“I have never seen a monument erected to a positive, such as having the quality of being 6 Attitudes. TIP: Concepts <http://tip.psychology.org/attitude.
pessimist.” optimistic. Time and time again, it has been html>.
A great attitude brings with it great shown that optimism is the ultimate form of a 7 Quote from self-help author Brian Tracy.
expectations. If our attitude is one wherein we healthy attitude. “Optimism is the one quality 8 Dooley, Ken, Ed. Good Stuff. Progressive Business
strive for greater heights and we expect greater more associated with success and happiness Publications, 2001.
9 Quote from singer/songwriter Dolly Parton.
EL PASO COUNTY DISPUTE
RESOLUTION CENTER MEDIATION:
Federal, District, County Court-Ordered or
Attorney-Referral Cases, Civil, Family and Probate
To schedule daytime or weekday at 6:00 p.m. contact:
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Your local of-counsel throughout California $25 - contact the Bar Association
Licensed in California and Texas at 532-7052 or at firstname.lastname@example.org
■ El Paso Women’s Bar Association
■ The El Paso Women’s Bar Association will have its next meeting on April 3, 2008 at noon
at The Original Jaxson’s on Mesa and Castellano. Justice Ann McClure will be speaking on
“Professionalism.” Free CLE- don’t miss out!!!
■ The El Paso Women’s Bar Association is also having a personal hygiene products drive to beneÞt
Dame La Mano Crisis Pregnancy Center, which is a homeless shelter for pregnant women. The drive
will last until May 1, 2008. Please bring your donations to our next meeting or call Diana Valdez at
546-8208 or Yvonne Acosta at 832-7200 to arrange pick up. For more information on the El Paso
Women’s Bar Association, please contact Diana Valdez at email@example.com.
■ Also, please save the date for the El Paso Women’s Bar Association’s Charity Bash 2008 which will
be held on Saturday, May 31, 2008, at the Wyndham El Paso Airport Hotel. Join the EPWBA for a
murder mystery dinner theater and silent auction. Proceeds will beneÞt the El Paso Women’s Bar
Association Foundation~ The Legal Charitable Foundation of El Paso~ which will fund scholarships
for local high school students interested in careers in the law and will also beneÞt many other local
charities. Tickets will go on sale April 1, 2008. For more information, please contact Alex Kellner-
Zant at firstname.lastname@example.org.
El Paso Young Lawyers Association
■ The El Paso Young Lawyers Association will be hosting their annual Golf Tournament on Friday,
April 25, 2008 at 1:00 p.m. The Law Day event will be held at ButterÞeld Trail Golf Course and
will feature drinks, food, contests and door prizes. Four person teams at $100 per player and Hole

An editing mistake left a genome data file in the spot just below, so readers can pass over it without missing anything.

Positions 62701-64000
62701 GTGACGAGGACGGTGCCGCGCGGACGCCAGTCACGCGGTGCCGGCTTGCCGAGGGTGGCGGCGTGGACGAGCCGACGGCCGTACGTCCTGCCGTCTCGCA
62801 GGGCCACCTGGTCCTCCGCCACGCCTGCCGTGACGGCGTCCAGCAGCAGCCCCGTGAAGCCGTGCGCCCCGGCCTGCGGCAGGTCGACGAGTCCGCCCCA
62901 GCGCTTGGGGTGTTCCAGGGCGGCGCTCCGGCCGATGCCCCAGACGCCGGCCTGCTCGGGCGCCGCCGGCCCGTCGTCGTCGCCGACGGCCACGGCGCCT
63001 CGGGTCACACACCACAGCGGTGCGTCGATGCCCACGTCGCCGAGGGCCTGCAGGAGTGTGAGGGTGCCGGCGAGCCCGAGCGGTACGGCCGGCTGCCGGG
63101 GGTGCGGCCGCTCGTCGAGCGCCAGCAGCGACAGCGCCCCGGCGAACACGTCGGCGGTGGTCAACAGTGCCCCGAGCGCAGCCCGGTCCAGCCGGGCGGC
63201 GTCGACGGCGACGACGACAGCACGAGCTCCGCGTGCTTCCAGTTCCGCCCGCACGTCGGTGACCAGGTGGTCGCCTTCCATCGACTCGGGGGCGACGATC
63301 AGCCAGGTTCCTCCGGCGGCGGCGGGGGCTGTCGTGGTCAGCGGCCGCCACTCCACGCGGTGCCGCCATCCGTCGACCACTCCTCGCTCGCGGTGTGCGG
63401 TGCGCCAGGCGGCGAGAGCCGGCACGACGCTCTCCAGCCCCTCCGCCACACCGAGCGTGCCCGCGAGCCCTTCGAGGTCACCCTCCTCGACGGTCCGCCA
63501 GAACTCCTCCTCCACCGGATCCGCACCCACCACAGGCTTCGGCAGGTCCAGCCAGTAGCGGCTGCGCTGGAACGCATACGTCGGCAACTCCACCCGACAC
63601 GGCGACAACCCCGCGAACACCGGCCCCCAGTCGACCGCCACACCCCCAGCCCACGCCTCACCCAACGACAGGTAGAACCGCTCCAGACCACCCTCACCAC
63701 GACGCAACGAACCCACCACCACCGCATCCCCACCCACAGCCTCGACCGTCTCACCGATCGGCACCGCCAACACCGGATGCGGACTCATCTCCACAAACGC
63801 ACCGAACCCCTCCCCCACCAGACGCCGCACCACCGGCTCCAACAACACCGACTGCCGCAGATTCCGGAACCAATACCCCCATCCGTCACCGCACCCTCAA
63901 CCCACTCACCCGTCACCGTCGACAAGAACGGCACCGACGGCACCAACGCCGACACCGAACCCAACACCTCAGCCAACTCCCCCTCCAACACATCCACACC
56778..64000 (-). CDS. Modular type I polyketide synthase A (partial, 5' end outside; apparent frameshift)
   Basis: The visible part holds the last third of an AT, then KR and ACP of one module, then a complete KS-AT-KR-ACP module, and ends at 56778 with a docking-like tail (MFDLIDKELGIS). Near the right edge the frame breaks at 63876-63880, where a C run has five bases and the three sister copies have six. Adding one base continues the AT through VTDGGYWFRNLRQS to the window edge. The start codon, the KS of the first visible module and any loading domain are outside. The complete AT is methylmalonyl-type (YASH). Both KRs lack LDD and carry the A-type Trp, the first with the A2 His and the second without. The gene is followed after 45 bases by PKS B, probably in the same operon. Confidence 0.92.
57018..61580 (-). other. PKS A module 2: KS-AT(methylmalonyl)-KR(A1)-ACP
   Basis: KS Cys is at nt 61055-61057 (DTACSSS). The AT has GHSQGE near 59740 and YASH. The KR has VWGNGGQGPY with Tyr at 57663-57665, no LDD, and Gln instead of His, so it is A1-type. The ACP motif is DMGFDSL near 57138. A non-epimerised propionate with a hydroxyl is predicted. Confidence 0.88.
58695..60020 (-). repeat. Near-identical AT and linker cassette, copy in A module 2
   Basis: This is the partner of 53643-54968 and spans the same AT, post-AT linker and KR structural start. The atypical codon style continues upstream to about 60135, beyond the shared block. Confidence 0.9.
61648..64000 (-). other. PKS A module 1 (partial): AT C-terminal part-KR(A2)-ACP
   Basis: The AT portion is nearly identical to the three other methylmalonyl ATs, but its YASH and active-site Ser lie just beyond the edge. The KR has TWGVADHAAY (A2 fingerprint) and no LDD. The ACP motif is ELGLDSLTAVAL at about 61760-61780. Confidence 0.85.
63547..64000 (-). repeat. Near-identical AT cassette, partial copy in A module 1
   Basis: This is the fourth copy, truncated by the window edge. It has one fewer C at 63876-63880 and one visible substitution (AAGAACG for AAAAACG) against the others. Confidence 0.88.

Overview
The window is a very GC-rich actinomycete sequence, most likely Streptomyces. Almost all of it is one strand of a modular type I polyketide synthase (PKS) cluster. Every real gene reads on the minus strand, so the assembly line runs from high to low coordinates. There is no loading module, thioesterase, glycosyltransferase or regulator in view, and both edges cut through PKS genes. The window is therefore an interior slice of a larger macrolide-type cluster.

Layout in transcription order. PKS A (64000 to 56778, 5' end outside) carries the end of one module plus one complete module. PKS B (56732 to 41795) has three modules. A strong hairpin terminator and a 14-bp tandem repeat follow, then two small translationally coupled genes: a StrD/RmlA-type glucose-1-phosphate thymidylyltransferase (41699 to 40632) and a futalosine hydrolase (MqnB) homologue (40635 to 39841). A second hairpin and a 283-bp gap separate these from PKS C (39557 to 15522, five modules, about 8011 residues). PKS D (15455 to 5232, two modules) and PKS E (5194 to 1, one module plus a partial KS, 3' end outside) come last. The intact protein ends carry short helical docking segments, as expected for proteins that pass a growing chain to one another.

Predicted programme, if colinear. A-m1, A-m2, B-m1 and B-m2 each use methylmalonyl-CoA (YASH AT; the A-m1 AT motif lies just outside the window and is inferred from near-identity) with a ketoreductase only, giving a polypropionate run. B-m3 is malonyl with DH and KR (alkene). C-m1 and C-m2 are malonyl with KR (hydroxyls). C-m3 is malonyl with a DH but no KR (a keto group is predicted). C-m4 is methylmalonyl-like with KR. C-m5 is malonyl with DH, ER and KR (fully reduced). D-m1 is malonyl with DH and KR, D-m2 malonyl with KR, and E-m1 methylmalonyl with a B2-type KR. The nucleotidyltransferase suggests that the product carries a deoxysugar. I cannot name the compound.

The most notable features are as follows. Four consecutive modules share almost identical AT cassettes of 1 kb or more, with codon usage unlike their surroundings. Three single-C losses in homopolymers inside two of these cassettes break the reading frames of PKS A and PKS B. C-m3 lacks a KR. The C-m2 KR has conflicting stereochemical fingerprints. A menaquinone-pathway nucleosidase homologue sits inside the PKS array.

Sponsorships that start at $150. For more information, please call Carlos Quiñonez at 533-0009 or
email at email@example.com Find your teams and reserve your space!!
El Paso Paralegal Association
■ EPPA’s next general meeting will be on Thursday, April 17, 2008 at 12:00 noon at the El Paso
Club, 201 E. Main, 18th Floor. Buffet: $14.00; Salad Bar: $8.50. Please RSVP to Lynda Camacho
Immigration Law Committee
■ The El Paso Bar Association Immigration Law Section, Diocesan Migrant and Refugee Service, El
Paso Young Lawyers Association and the Law OfÞce of Danny Razo will be sponsoring “Practicing
Law on the Border: What Every Attorney Should Know
About Immigration Law” on Friday, April 11, 2008 at the
El Paso County Courthouse, 3rd Floor. Seminar begins
at 8:30 a.m. – 4:00 p.m. Registration is $199 for private Ofﬁce for Rent: Upstairs ofﬁce
attorneys and staff; $99 for non-proÞt attorneys and staff for rent in Endlich & Quijano Law
and walk-ins add $50. If you would commit to taking one Ofﬁces bldg. @ 707 Myrtle – 3
blocks from Courthouse. Come by
(1) pro-bono case – FREE. For information call 532-3975
or call, 532-5473 or 542-1051.
and ask for Michelle Martinez.
Central Ofﬁce Space for
Federal Bar Association Lease: Ofﬁce space available,
receptionist, runner, conference
■ FBA Brown Bag on Thursday, April 17, 1998 at 12:00
rooms, parking, etc. Call Bob Earp
noon in the Federal Courthouse. We will be talking about
or Larry Schwartz at 542-1533.
Military and the Law: UCMJ and the Law of War BrieÞng.
1.0 hours of MCLE. Downtown Ofﬁce Space
Available for Lease: Central
El Paso Criminal Defense Lawyers area, within 1 or 2 blocks walking
distance to all courts, receptionist,
Association runner, conference rooms, parking,
EPCDLA will have its General Membership Meeting etc. Call Adriana at 792-9401.
on Friday, April 11, 2008 at 12:00 Noon in Room L-106
of the El Paso County Courthouse. The Board meeting Ofﬁce Space for Lease:
will be on Wednesday, April 2nd at 5:00 p.m. at 3000 E. Ofﬁce Space for Lease at 1006
Yandell. Magofﬁn Ave. Call (915) 533-1733.
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S T E V E N C. J A M E S
RESOLVING DISPUTES THROUGH
MEDIATION OR ARBITRATION
Board CertiÞed in both Civil Trial Law and
Consumer and Commercial Law by the Texas Board
of Legal Specialization
521 Texas Ave.El Paso, Texas 79901 (915) 543-3234
(915) 543-3237 – Fax firstname.lastname@example.org
Honorable Robert Anchondo, President
The Board of Directors of the El Paso Bar Association
Cordially invite you to the annual
L AW D AY D INNER
& A WARDS
Saturday, April 26, 2008
ButterÞeld Trail Golf Club
Happy Hour – 6:00 to 7:00 p.m.
Dinner – 7:00 p.m.
For the kids:
Face Painting, Jumping Balloon and Balloon Animals
$50.00 per Adult $15.00 per child
(cash bar) Attire: Casual
Please RSVP by Friday, April 18, 2008
If you have any questions, please contact Nancy
at 532-7052 or at email@example.com
EL PASO BAR ASSOCIATION PRESORTED
500 E.San Antonio L-115 STANDARD
El Paso, Texas 79901 U. S. POSTAGE
(915) 532-7052 PAID
(Address Service Requested) EL PASO, TEXAS
PERMIT NO. 2516